Saturday, May 19, 2012

Adventures in Revision

It's kind of stunning the things that you see when you've let something sit on the back burner long enough.  No matter how messy and confusing and painful something is to look at now, there will come a time when you're able to look at it and suddenly understand why it wasn't working and maybe even how to fix it.  This is true of relationships, and it's also true of book writing. 

I'm knee-deep in revisions right now, and this book -- having been a trunk novel -- has some serious structural problems.  I'm finally confident enough in my writing to tackle these issues.  Here's a few tips I've learned in the trenches that might help you out, too:
  1. It's OK not to outline, if you'd rather pants, but odds are that if you're pantsing, you might not have a plot.  That's not an issue for a first draft, but you really have to come up with one by the time revisions come around, and that might be really really hard.  For the sake of your sanity, you should probably figure your plot out before you start writing.  
  2. Things happening does not equal plot.  In order to have a plot, you need a character who wants something, taking actions to get that something, with obstacles stopping them from getting it.  You need all three.  
  3. Don't be too scared to let the story go "there," wherever "there" is for you.  You have to be genuine to the story.  If that means some characters do really terrible things, so be it.  Stop worrying about offending people or being judged and just tell your story.  You can scale it back later if you go too far.  
  4. Having a character be indecisive because you (the writer) can't decide how to have him act is not endearing.  It's annoying.  Similarly, having the character be in the dark because you (the writer) have no idea what's happening is also annoying.  Figure the story out or let the character advance it for you, but don't try to lead them around on a path you haven't even explored.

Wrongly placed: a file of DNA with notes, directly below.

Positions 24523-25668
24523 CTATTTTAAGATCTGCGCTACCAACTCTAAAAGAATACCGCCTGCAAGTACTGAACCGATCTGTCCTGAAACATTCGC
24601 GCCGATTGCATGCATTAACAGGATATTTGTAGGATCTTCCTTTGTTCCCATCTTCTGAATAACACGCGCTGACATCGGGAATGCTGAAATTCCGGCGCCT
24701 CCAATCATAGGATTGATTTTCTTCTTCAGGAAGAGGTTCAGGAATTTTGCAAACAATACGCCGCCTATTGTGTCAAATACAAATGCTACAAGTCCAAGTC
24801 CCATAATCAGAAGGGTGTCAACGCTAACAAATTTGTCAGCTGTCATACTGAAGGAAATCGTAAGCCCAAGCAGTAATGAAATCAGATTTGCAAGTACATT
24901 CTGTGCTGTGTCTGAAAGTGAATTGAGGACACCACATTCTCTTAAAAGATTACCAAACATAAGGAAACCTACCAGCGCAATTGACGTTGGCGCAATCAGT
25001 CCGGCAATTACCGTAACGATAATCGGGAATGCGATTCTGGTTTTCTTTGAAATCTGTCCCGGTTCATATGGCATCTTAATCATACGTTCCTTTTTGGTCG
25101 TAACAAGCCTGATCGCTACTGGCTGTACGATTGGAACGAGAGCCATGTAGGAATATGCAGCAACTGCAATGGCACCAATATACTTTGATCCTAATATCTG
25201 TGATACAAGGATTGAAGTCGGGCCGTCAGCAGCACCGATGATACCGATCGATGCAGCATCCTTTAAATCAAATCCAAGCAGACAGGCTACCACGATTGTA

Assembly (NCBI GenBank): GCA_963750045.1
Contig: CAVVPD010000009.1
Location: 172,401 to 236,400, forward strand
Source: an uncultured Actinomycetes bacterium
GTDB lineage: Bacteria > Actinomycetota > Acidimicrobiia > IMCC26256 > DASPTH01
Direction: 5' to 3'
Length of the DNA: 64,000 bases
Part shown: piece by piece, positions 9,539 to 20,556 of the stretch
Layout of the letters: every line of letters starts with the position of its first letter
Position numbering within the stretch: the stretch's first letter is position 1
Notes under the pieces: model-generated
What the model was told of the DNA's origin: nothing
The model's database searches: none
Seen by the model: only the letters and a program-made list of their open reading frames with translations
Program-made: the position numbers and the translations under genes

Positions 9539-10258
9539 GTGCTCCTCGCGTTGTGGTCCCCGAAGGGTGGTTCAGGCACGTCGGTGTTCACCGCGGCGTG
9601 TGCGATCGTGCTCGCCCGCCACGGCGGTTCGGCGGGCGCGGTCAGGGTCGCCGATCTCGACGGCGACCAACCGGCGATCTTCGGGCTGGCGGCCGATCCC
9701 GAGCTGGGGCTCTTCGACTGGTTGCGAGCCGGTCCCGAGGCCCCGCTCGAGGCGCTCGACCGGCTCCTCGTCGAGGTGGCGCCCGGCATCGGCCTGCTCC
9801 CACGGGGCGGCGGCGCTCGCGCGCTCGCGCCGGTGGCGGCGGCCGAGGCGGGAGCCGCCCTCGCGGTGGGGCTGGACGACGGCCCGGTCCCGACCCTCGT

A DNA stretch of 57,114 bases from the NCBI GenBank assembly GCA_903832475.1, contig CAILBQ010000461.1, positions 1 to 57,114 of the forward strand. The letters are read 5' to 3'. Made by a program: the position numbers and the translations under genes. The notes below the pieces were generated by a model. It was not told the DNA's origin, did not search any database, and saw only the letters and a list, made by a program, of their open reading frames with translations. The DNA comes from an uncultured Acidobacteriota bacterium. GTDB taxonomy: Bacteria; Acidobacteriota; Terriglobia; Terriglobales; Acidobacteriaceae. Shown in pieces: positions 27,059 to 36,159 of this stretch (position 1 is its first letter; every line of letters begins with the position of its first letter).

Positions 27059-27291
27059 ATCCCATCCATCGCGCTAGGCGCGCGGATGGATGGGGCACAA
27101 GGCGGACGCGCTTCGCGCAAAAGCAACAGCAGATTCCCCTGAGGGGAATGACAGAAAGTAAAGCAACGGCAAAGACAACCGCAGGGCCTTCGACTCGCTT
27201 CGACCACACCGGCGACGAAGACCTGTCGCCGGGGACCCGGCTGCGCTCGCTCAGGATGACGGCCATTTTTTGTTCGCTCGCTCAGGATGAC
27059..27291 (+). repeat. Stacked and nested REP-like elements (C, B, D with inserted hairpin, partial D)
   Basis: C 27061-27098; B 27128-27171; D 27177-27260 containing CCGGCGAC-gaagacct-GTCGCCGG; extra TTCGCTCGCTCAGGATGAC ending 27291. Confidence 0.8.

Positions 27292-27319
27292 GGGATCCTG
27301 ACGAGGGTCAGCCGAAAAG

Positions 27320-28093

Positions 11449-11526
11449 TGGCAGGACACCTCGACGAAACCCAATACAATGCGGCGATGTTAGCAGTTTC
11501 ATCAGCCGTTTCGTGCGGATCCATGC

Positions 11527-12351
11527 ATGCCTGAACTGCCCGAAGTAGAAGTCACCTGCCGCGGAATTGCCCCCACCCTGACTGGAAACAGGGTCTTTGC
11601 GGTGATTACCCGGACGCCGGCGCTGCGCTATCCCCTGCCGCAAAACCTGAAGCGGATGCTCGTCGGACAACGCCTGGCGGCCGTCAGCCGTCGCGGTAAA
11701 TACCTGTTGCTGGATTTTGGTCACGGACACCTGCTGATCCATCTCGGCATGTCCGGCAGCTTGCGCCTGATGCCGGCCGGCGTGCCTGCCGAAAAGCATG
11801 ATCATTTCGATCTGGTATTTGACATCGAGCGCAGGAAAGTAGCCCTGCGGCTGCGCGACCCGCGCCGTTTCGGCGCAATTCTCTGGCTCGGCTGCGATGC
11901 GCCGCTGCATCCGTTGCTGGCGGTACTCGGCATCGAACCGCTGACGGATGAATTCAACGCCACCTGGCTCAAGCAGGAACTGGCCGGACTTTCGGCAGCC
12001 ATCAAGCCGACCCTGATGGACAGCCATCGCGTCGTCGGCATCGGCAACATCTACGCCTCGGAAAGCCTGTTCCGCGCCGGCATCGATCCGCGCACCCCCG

5. Don't let yourself get so excited about finishing that you rush through and make sloppy mistakes.  I know it's hard -- it feels like an "all or nothing" kind of thing where you either want to be finished RIGHT NOW or not do anything ever, but writing is really more of a "slow and steady" activity.  Take the time to get each step right.  
None of this is very revolutionary advice, but I do wish I could've gone back in a time machine and told myself all of this when I first wrote this book.  Then again, considering I started working on the original draft of this thing nine years ago (holy shit!), I had lots of other learning to do along the way. 


  1. I'm so glad i never really delved too deeply into my pantsing phase. Beat sheets for me all the way. It makes for less revising, in the long run

    1. The more time I spend following the industry, the more it seems to me that professionals just can't afford to be hardcore pantsers. You need a rapid turn-around, for one, so cutting down on revisions is essential. And you also need to know early on what your book will be about; once you're in a contract position, you have to give publishers an idea of what's next down the pipe. Hard to do if you don't really know yet.

      I'm going to have to hang up my pants and try really, really hard to outline from now on!